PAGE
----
Our focus now is on saving the lions, cause of deaths will be investigated later: Chief Conservator of Forest of Junagadh wildlife
By Express News Service
Chief Conservator of Forest of Junagadh wildlife circle, Dushyant Vasavada, says there were multiple reasons for the recent lion deaths. All measures have been put in place to contain the spread (of infection) to other areas in the Gir National Park, he asserted. About 140 teams consisting of 550 people had screened the entire forest area to ensure that lions were not at risk, Vasavada told Richa Sharma.
What is the situation so far?
Till now, 23 lions have died and the deaths have taken place in a particular area in Amreli district spread around 25 sq km. The lion population is spread over 22,000 sq km in Gir and this (affected) area is just 0.1 per cent of the park. It is purely a local problem and the moment we came to know, we picked up all live animals and put them in hospitals and rescue centre. Blood samples and tissues have been sent to various laboratories, including the Junagadh veterinary college, the forensic science laboratory at Hyderabad, IVRI Pune and the biotechnology lab at Gandhinagar.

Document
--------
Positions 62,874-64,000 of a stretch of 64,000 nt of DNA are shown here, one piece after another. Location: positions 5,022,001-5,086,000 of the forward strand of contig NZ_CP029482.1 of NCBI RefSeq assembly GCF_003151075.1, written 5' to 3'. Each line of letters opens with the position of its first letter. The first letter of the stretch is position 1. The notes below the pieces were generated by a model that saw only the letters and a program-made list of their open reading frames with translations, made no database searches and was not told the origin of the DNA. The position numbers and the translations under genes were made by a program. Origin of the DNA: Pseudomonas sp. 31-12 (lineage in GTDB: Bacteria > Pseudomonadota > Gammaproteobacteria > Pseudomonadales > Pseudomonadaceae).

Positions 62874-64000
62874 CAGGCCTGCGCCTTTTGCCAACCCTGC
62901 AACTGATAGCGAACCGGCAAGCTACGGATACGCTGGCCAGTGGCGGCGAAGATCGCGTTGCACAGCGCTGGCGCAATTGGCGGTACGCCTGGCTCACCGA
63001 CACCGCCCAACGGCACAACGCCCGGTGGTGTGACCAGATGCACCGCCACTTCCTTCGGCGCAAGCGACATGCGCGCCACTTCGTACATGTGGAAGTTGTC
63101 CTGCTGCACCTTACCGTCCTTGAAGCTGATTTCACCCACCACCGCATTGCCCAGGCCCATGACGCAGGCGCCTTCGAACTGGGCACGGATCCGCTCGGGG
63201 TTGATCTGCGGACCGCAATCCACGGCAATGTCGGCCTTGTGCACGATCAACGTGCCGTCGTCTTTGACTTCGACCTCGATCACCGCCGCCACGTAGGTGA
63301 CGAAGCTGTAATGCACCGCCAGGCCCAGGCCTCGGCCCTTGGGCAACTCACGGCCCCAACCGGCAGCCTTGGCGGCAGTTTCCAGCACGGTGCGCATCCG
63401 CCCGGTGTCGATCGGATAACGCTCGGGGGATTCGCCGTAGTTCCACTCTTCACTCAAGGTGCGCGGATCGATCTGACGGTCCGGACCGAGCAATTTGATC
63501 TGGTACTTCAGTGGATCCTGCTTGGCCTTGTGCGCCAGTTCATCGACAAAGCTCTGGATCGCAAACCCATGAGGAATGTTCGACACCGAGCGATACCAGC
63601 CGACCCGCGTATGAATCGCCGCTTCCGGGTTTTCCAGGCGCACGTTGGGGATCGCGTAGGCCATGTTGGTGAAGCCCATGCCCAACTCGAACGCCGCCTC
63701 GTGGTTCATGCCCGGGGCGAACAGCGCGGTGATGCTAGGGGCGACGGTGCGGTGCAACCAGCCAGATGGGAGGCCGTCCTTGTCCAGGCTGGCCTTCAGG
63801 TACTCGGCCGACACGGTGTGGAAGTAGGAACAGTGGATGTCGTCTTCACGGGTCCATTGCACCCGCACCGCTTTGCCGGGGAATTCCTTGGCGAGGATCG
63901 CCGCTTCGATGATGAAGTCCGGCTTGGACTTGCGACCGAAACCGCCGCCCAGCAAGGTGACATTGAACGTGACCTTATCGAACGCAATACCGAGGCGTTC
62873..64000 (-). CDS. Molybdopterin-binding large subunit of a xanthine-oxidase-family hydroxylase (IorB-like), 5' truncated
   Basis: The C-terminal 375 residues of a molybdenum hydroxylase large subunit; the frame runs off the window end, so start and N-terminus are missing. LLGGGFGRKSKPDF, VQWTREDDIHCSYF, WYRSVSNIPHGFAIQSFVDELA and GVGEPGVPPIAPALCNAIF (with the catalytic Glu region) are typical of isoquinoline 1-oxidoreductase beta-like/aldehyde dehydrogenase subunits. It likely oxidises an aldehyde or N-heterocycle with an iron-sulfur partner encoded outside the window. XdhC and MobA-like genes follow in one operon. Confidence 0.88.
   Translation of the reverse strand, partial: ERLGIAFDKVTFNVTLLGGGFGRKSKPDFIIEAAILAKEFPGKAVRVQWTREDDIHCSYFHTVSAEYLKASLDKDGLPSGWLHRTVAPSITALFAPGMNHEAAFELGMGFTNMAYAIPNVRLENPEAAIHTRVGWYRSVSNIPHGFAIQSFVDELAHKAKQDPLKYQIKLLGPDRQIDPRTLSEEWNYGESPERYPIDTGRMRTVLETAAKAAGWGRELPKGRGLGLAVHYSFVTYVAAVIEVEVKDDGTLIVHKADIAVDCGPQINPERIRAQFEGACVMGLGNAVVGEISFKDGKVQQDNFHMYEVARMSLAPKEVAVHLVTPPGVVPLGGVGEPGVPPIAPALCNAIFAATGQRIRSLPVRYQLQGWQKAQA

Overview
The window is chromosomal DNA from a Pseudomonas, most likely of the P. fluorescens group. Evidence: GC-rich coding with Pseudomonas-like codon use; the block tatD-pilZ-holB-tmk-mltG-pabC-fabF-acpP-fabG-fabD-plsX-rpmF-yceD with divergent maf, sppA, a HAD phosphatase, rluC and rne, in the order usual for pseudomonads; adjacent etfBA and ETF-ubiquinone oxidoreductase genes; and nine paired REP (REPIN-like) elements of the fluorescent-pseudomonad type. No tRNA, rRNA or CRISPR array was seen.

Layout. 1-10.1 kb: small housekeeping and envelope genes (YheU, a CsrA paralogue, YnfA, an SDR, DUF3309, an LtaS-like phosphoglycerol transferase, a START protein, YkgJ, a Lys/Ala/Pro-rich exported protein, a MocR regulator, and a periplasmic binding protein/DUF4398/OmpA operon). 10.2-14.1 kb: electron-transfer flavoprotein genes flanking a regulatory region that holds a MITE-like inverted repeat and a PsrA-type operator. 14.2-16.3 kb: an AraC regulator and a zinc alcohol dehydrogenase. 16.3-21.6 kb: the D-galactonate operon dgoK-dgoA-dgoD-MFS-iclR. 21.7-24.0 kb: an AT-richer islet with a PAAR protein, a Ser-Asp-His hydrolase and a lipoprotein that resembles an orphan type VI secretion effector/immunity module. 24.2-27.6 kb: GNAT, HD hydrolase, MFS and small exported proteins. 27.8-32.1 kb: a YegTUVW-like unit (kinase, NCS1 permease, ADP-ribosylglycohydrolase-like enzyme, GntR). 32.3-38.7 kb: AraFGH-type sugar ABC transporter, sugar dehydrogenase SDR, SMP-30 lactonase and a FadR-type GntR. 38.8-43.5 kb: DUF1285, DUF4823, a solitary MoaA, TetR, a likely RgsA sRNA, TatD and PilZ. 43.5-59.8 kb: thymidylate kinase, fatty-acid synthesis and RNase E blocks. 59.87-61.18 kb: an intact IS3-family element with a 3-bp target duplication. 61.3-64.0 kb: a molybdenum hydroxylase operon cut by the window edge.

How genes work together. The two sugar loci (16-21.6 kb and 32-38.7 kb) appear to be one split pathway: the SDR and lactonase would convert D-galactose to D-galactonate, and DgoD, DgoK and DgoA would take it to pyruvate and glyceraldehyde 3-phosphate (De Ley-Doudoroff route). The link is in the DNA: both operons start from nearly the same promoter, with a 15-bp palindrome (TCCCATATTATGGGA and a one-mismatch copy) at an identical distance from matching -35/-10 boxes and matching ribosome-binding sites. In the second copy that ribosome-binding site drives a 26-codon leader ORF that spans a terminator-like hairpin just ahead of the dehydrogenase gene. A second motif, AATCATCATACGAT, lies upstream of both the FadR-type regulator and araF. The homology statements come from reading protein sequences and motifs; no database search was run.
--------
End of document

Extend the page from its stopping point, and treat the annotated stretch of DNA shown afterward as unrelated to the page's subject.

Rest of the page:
Are there chances of a rise in casualties?
The dead animals belonged to a single pride of 26. Of the remaining three, two are critical. When the numbers increased, we called veterinary experts including retired doctors and experts from Rajkot and Vadodara zoo. A team of officials from Union Environment Ministry and experts from the Wildlife Institute of India also visited.
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To check the spread in surrounding area, 31 lions were rescued and kept in animal care centre under observation. Their blood samples were tested and we found that they are absolutely healthy. We will keep them for some days until we are sure that they do not have any infection.
What are the reasons behind lion deaths at Gir?
The deaths have taken place due to multiple reasons and cannot be attributed to a single cause. Some deaths were due to infighting, which is a natural phenomenon among lions. Some died of viral, bacterial and protozoan infections and canine distemper virus. We will investigate how did these lions pick up the infections. But as of now, our entire focus and effort is on saving them.
As a precautionary measure for canine distemper virus, we have imported vaccines from the US and animals needing it will be vaccinated.
What safety measures have been put in place?
We constituted 140 teams consisting of 550 people and they screened the entire lion population of Gir and surrounding areas over eight-nine days and we did not find any signs of infection in other regions. Teams from the Indian Veterinary Research Institute-Bareilly, Delhi zoo and Etawah Lion Safari were also called as they had faced similar situations. They inspected the animals and collected samples and will be sending us reports.